Insider Threat Driving Many Data Loss Events
Cisco published the final installment of its comprehensive study into data leakage trends last week, with the latest results highlighting the continued contribution of insider activity to the overall problem of electronic information loss.
According to the report, based on a survey of 10,000-plus workers worldwide conducted for Cisco by pollsters InsightExpress, both malicious and inadvertent incidents carried out by privileged insiders remain one of the leading drivers of undesired data exposure.
As with previously-reported findings of the Cisco research, the new results point to disconnect between perceptions of acceptable computer use among workers, IT security teams and IT management as the leading contributor to the problem of employee-driven data leakage.
For instance, a vast majority of the IT decision makers surveyed for the report replied that employee use of non IT-approved programs and applications contributes to between 1-24 percent of all corporate-related data loss and identity theft.
Roughly 40 percent of IT managers participating in the survey admitted to researchers that they have been forced to deal with workers who gained access to an unauthorized physical locations or networks in the last year. However, in some regions, including China, the issue has reared its head on an even more widespread basis, Cisco reported.
Another 40 percent of managers contend that their employees have allowed unauthorized outsiders to use their work devices or network privileges, highlighting yet another serious risk to information loss.
Among end users, 40 percent (apparently the report's magic number) of those people responding to the survey said that they have shared sensitive information with outsiders merely to gain feedback on their ideas. Another 30 percent said that they've done so to vent about the nature of their work, and said that they saw no reason to worry about doing so.
Some two-thirds of workers participating in the study admitted to engaging in routine activities that directly threaten data security, including behaviors such as leaving their computers unattended overnight without first logging off.
Only 50 percent of the end users surveyed for the report who work remotely said that they actively monitor their surroundings to ensure that they aren't being spied on, and in some countries, such as Japan, as many as 25 percent of workers indicated that they take no security measures at all when working outside of protected environments.
Among the other significant findings of the report were that 39 percent of IT professionals believe that insiders pose a greater risk for data leakage than external parties. Some 20 percent of IT pros replied that sheer negligence, versus malicious intent, remains the biggest issue among insiders.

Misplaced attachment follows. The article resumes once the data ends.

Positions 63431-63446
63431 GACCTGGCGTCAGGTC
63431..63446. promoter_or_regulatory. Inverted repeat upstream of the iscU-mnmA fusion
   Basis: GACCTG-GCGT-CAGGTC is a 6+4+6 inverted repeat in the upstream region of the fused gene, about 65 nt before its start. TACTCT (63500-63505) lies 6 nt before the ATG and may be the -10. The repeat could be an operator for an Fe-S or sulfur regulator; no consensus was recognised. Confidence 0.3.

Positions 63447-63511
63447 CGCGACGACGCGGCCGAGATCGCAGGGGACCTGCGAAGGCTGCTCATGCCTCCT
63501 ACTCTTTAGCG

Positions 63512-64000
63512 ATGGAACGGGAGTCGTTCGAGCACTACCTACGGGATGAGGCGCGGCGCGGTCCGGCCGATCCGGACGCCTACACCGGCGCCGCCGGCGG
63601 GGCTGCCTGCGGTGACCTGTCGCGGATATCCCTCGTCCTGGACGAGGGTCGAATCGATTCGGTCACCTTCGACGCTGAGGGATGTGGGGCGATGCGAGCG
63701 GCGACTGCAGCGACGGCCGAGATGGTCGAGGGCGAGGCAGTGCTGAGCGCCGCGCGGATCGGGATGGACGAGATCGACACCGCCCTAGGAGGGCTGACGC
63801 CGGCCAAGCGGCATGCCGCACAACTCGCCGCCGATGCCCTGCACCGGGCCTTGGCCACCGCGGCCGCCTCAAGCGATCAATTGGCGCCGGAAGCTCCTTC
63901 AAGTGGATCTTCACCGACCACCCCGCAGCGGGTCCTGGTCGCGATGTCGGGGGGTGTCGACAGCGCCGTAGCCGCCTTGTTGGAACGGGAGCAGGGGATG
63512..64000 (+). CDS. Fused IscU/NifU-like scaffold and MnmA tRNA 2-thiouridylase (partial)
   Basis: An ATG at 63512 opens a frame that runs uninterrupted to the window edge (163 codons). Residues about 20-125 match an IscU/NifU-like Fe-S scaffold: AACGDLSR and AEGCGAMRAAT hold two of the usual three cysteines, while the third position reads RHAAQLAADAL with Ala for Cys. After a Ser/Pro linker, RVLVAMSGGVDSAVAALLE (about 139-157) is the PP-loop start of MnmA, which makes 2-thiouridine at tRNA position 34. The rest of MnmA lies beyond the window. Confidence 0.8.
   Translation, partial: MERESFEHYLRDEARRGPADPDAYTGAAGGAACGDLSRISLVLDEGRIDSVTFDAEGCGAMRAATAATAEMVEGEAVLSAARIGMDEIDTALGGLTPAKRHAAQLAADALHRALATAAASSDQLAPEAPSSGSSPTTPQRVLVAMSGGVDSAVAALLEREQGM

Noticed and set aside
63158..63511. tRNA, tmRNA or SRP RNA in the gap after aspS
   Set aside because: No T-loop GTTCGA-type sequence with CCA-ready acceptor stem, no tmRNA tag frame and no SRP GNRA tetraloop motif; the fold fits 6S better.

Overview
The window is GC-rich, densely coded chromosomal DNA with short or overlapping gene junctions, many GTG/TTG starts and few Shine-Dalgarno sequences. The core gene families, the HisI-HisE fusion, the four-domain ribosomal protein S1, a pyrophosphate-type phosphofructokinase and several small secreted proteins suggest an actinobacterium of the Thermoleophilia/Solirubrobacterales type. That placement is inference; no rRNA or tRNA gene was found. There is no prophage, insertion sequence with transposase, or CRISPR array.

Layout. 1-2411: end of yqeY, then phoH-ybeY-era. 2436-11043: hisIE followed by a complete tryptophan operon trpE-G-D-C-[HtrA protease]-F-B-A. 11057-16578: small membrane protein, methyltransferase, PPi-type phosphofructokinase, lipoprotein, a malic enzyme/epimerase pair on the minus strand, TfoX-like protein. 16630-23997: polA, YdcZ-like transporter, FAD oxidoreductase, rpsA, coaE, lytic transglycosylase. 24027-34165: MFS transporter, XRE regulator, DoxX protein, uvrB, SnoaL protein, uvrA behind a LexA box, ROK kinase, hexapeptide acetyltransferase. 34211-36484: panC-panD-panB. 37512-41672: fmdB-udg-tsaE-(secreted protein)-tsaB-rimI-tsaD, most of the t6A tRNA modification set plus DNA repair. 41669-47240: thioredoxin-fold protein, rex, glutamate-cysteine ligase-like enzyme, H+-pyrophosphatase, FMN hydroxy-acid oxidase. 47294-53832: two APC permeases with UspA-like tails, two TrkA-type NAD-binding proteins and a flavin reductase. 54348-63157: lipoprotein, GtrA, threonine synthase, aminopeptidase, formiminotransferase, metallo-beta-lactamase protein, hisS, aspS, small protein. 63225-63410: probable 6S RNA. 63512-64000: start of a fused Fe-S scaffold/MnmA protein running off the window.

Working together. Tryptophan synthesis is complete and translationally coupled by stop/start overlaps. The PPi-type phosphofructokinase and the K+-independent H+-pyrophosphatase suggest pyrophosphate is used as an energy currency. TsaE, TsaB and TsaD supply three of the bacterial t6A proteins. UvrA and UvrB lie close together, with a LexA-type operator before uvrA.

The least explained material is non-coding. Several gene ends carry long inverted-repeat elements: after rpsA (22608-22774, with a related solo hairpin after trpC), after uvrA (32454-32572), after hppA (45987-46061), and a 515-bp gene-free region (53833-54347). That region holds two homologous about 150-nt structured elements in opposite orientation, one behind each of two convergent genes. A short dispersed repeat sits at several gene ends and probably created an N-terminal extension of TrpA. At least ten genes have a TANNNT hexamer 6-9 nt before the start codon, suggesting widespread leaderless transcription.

Technologies including removable hard drives have also become a major concern for IT security pros, with roughly 30 percent replying that USB drives and other similar devices have become their most significant issue, followed by e-mail at 25 percent. Lost or stolen devices remain another major challenge, cited by 19 percent of IT pros as their greatest data security worry.
Some 10 percent of the workers participating in the survey admitted that they had lost or had a corporate device stolen in the past year, creating a data loss incident for themselves and their companies, Cisco said.
Purely malicious behavior, such as stealing and selling data or devices for a profit, seemingly remains less of an issue for most of the organizations represented in the research, but it is a surprisingly significant factor in information loss, with 10 percent of the workers responding to the study copping to either doing so themselves, or knowing a fellow employee who did so.
Cisco's internal security chief said that the blurring of work environments, rapid technological advancement and the demand by employees to use technologies they embrace at home in the workplace are other major data loss drivers.
"The blending of work vs. home and public vs. private means that data can be accessed, transmitted, stored and stolen from anywhere at any time," John N. Stewart, chief security officer of Cisco, said in a report summary. "As a result, the approach to data protection must change. From the largest corporate enterprise to the youngest consumer, we all share the responsibility to maintain awareness and discipline in protecting information. As we've said all along, this research presents an opportunity to evolve security toward a necessary combination of education, policy and technology."
Matt Hines has been following the IT industry for over a decade as a reporter and blogger, and has been specifically focused on the security space since 2003, including a previous stint writing for eWeek and contributing to the Security Watch blog. Hines is currently employed as marketing communications manager at Core Security Technologies, a Boston-based maker of security testing software. The views expressed herein do not necessarily represent the views of Core Security, and neither the company, nor its products and services will be actively discussed in the blog. Please send news, research or tips to SecurityWatchBlog@gmail.com.